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How does Steinbeck portray the character of Lennie in 'Of Mice and Men'

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How does Steinbeck portray the character of Lennie? Steinbeck shows the character of Lennie to be a complex one with several facets to his personality. Lennie is illustrated as having the mentality of a child whilst still being hard working. One of the several literal devices which Steinbeck implements to portray Lennie?s character is the comparison of him to animals. Lennie is demonstrated as being a pivotal character of the novel. The combination of personality traits Steinbeck shows him to have are used to create a contrast between Lennie and the depressive culture around him. In the beginning of the novel Steinbeck describes Lennie as ?a huge man, shapeless of face... and he walked... the way a bear drags his paws. His arms... hung loosely.? This suggests Lennie?s size and strength, but also that he is simple and animal like. Steinbeck?s descriptions of Lennie also lead us to believe that Lennie has the mind of a child. This became clear from the start when Lennie ?wiggled his fingers so the water arose in little splashes? and he ?watched them go?. ...read more.


Steinbeck compares Lennie to a bear, a potentially dangerous animal. Lennie drags his feet ?the way a bear drag?s his paws?. The only way he can cope is to be like a tame dog, tethered always to his master George and never let out of his master?s sight. Yet Lennie can also be like a wild dog, needing to ?put down? by his owner. Lennie is ignorant of his own strength. Lennie found a mouse and then ?broke it pettin it?. This tells us that he often misjudges situations as he doesn?t realise that he is doing anything wrong. Another example of where he misjudges the situation is in Weed. He doesn?t realise that he should not have felt the girl?s dress, and when she jerked away, ?He was so scairt he couldn?t let go of that dress?. Lennie panicked and unintentionally hung on and used his strength to frighten the girl, even though he was frightened himself. However, Lennie?s immense strength could be seen as an asset when it came to work, as he could ?put up more grain alone than most pair of hands? could. ...read more.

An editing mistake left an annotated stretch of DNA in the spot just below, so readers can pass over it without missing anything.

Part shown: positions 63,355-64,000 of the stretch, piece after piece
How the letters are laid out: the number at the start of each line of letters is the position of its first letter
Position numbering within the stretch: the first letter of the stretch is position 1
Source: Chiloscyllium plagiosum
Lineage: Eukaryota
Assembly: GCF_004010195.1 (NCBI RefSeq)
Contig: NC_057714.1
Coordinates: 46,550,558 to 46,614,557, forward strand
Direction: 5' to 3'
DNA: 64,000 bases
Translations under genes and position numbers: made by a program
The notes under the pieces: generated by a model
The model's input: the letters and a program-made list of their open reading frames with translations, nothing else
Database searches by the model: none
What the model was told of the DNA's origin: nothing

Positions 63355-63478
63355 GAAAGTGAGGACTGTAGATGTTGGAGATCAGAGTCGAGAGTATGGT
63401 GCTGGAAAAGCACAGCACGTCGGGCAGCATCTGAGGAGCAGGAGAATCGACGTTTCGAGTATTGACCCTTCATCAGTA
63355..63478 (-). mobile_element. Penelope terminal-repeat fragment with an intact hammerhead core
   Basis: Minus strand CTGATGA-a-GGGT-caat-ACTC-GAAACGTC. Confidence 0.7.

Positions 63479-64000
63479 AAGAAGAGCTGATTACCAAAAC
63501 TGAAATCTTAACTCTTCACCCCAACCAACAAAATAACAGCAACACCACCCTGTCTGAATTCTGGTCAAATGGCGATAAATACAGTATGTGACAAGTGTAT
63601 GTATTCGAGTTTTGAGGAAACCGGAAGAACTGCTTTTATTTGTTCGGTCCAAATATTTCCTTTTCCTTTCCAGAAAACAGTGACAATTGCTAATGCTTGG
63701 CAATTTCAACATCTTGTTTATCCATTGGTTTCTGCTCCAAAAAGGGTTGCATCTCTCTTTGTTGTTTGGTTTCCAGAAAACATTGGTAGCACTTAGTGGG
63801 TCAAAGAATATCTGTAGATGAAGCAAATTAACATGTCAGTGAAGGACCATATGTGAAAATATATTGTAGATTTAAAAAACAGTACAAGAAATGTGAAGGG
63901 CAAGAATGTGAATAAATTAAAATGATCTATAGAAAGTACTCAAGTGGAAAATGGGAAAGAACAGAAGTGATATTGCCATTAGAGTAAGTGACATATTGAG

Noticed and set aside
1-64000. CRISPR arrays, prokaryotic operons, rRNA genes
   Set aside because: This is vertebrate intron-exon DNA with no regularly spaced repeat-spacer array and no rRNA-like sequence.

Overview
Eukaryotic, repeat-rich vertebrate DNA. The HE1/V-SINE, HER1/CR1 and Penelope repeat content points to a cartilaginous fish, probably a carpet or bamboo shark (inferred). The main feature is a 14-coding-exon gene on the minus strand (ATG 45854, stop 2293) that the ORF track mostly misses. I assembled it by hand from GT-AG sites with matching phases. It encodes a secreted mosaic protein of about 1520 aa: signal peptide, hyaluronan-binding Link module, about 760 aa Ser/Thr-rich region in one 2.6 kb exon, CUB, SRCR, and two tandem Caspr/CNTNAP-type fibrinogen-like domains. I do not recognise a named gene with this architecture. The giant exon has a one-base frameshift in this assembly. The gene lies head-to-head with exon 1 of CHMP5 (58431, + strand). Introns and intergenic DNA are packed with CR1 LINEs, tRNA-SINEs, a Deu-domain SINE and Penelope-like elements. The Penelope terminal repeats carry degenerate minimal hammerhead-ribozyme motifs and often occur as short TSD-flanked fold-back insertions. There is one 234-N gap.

It is this characteristic of Lennie?s that crooks and Curley?s wife see when they decide to confide in him. However, Lennie?s response to Curley?s wife death portrays him as selfish and cold-hearted. He knows that he has ?done a real bad thing? yet all he is worried about is George not letting him ?tend no rabbits?. He even grows angry and blames Curley?s wife by saying, ?you gonna get me in trouble just like George says you will.? This sort of aggressive behaviour, though unexpected from this ?innocent? and ?child-like? character, shows us a more negative and possibly evil side of Lennie, and also the extent to which he can go in order to avoid trouble. In conclusion, Steinbeck has created a character with a personality which could be interpreted in different ways depending on the reader. Lennie is portrayed as a lovable, dependent child in the midst of the cruel 1930s environment. However his response, to the death of Curley?s wife shows a different side to his personality. The ultimate death of Lennie?s character is intelligently used to question the real existence of the American Dream. ...read more.

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